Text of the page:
total in MoDOT history. Customers told MoDOT that they did not want to be detained--that they wanted "uninterrupted traffic flow" (one of MoDOT's Tangible Results). MoDOT met this requirement by doing some of the major work during off-peak times and at night in about 250 of these work zones. Incentives were provided on another 250 projects to encourage quicker project completion time. By listening to its customers, MoDOT was able to minimize the impact to the traveling public being delayed any longer than necessary by a work zone. MoDOT also changes a project's scope, location, construction schedule and other features to accommodate the needs and wants of its customers when it is possible to do so. Further local flexibility is offered to local governments interested in accelerating transportation improvements with customized cost sharing agreements. Smooth Roads Initiative The Smooth Roads Initiative (SRI) is an excellent example of how MoDOT uses customer information to meet expectations. With additional funding from the November 2004 passage of Amendment 3, MoDOT quickly went to

Figure 3.1-2 From Idea to Reality Process work to give Missourians what they wanted: smooth roads. On November 2, 2004, four out of five Missouri voters said they wanted their roads fixed, and they trusted MoDOT to do it. Since its passage, MoDOT has worked hard to identify needs, make wise use of these additional resources and get projects under way. The completion of the SRI one year ahead of time in November 2006 has increased public

Defining Project Scope Sometimes the process is not a direct route from idea to reality. Customers give input as MoDOT determines and modifies product, program and service features. Often the project design or the construction plan is altered to accommodate customer requests. For example, MoDOT had more than 1,000 active work zones in 2006, the largest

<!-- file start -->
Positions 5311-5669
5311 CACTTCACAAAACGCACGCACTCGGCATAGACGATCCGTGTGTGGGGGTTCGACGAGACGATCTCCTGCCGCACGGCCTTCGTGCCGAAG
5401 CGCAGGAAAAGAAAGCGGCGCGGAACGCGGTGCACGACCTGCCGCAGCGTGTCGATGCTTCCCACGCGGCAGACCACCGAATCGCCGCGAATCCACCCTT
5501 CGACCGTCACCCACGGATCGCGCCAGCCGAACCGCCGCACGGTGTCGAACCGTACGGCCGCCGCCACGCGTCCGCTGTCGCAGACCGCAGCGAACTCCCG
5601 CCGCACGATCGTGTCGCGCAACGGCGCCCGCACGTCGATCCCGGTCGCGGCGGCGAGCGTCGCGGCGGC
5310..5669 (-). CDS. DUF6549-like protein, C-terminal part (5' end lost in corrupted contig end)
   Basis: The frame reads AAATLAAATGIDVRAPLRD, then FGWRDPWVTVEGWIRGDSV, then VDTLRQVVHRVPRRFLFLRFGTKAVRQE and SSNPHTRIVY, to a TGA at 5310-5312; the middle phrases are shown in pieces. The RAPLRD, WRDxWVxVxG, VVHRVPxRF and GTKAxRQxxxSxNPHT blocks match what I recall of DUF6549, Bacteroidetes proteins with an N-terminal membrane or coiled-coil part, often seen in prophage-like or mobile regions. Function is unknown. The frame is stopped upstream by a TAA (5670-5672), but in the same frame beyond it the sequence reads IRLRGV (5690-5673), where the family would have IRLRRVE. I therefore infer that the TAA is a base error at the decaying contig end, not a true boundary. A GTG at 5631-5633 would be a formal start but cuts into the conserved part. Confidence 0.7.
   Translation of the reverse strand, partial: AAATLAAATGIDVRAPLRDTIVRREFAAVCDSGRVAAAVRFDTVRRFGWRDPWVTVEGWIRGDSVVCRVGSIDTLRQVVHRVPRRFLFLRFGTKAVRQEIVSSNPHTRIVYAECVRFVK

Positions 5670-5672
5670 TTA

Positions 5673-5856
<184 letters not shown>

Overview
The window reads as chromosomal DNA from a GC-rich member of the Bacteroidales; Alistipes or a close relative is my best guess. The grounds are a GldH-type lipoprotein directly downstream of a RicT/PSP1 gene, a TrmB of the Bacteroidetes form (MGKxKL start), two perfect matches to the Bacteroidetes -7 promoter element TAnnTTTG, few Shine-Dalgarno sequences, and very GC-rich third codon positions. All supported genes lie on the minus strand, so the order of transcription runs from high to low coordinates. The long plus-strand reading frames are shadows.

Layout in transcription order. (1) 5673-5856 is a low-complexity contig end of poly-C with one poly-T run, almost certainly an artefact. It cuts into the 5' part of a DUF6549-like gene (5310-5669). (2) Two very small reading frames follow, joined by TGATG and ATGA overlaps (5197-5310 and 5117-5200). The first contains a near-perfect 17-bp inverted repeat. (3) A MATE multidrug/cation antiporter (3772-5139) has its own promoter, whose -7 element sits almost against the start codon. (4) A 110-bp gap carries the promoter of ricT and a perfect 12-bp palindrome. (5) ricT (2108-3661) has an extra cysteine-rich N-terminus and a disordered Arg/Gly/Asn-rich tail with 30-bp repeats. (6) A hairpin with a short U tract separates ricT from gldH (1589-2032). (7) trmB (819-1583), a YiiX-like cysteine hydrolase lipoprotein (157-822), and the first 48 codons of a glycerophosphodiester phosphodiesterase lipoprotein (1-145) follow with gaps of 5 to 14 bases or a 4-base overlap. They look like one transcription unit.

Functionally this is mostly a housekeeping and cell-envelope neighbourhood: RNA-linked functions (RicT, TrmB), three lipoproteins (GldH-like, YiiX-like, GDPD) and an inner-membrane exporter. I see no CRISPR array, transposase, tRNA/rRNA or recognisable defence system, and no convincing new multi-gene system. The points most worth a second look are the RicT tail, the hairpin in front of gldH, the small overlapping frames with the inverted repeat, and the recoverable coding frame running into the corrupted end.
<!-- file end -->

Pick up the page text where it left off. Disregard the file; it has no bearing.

trust and confidence that MoDOT delivers on its promises. The Better Roads, Brighter Future and the Safe and Sound Bridge programs are targeted to further increase public trust, confidence and customer satisfaction. Access to Meeting Business Needs 24/7 Commercial motor carriers have needs, which may vary considerably with the type of freight and destination of the freight. Their ability to move this freight is impacted by their ability to make changes or receive permits for states and provinces. MoDOT implemented a web-based system, located at, that allows commercial carriers to meet most of their business needs on a 24/7 basis with online access no matter where they are traveling and will eliminate unnecessary trips to complete transactions in an office. Daily system performance data and customer feedback are used to make changes to meet customer needs. In addition, MoDOT's toll-free number, 1-888-ASKMODOT, is answered 24 hours a day, seven days a week with a live customer service representative. Customers on the state's two major interstates get real-time traffic information from 48 electronic message boards, and drivers in the St. Louis area can find out the latest traffic conditions by calling 511. 3.2 Customer Relationships and Satisfaction 3.2a(1-3) MoDOT delivers the Tangible Results by meeting the expectations in the products and services it provides to its customers. Achieving the 18 Tangible Results is how MoDOT will "wow" its customers. To ensure MoDOT is meeting expectations, a variety of access mechanisms are available for its customers. Business offices MoDOT has facilities in the ten district offices and the Central Office that are open to the public to address their needs. Staff members dedicated to serving walk-in customers are specially trained to address customer concerns, provide information about department operations and services and find needed information. To implement the one-stop shop concept discussed in Item 3.1, MoDOT located Motor Carrier Services in a Central Office facility and allows commercial carriers to meet all their business needs in one location--with ample parking available for their trucks. Department managers in all 11 locations are expected to maintain regular contact with local legislators and community leaders. Needs identified at the local level are aggregated and analyzed by the Governmental Relations staff to guide the department's annual legislative priorities. Customer service centers MoDOT has 11 customer service centers; one in each district and one in the Central Office. Professionals trained in customer response and experienced in department operations staff each center. Customer satisfaction with information and responses from the centers is about 99